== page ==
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Am J Med. 2005 Jul;118(7):706-14.

Amiodarone and the thyroid.

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  • 1Department of Medicine, Division of Endocrinology, Johns Hopkins University School of Medicine, Bayview Medical Center, Baltimore, Maryland, USA.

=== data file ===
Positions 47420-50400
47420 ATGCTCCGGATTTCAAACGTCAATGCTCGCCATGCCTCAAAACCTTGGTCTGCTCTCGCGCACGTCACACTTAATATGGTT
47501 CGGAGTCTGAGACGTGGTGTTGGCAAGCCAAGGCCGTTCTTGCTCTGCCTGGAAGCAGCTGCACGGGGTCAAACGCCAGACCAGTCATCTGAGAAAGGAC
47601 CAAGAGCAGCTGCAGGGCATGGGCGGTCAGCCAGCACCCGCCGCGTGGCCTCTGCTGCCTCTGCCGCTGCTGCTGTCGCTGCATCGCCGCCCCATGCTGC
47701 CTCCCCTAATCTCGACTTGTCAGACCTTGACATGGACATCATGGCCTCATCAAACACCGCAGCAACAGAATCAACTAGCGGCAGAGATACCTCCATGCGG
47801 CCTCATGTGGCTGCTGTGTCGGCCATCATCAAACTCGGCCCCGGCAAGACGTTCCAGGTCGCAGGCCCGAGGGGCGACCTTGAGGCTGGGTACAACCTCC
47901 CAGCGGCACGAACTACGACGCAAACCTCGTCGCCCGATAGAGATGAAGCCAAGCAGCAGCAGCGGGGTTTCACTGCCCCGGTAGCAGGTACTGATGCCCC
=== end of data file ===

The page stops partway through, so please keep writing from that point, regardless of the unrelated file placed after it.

Among the drugs affecting the thyroid gland, no drug has puzzled, and at the same time fascinated, endocrinologists more than amiodarone. Amiodarone is a potent class III anti-arrhythmic drug that also possesses beta-blocking properties. It is very rich in iodine, with a 100-mg tablet containing an amount of iodine that is 250 times the recommended daily iodine requirement. Amiodarone produces characteristic alterations in thyroid function tests in euthyroid patients. Understanding these alterations is crucial in avoiding unnecessary investigations and treatment. Amiodarone-induced thyroid dysfunction occurs because of both its iodine content and the direct toxic effects of the compound on thyroid parenchyma. Amiodarone-induced hyperthyroidism is more common in iodine-deficient regions of the world, whereas amiodarone-induced hypothyroidism is usually seen in iodine-sufficient areas. In contrast to amiodarone-induced hypothyroidism, amiodarone-induced thyrotoxicosis is a difficult condition to diagnose and treat. In this review, we discuss the alterations in thyroid function tests seen in euthyroid subjects, the epidemiology and mechanism of amiodarone-induced thyroid dysfunction, treatment options available, and the consequences of amiodarone use in pregnancy and lactation; and finally, we propose a follow-up strategy in patients taking amiodarone.

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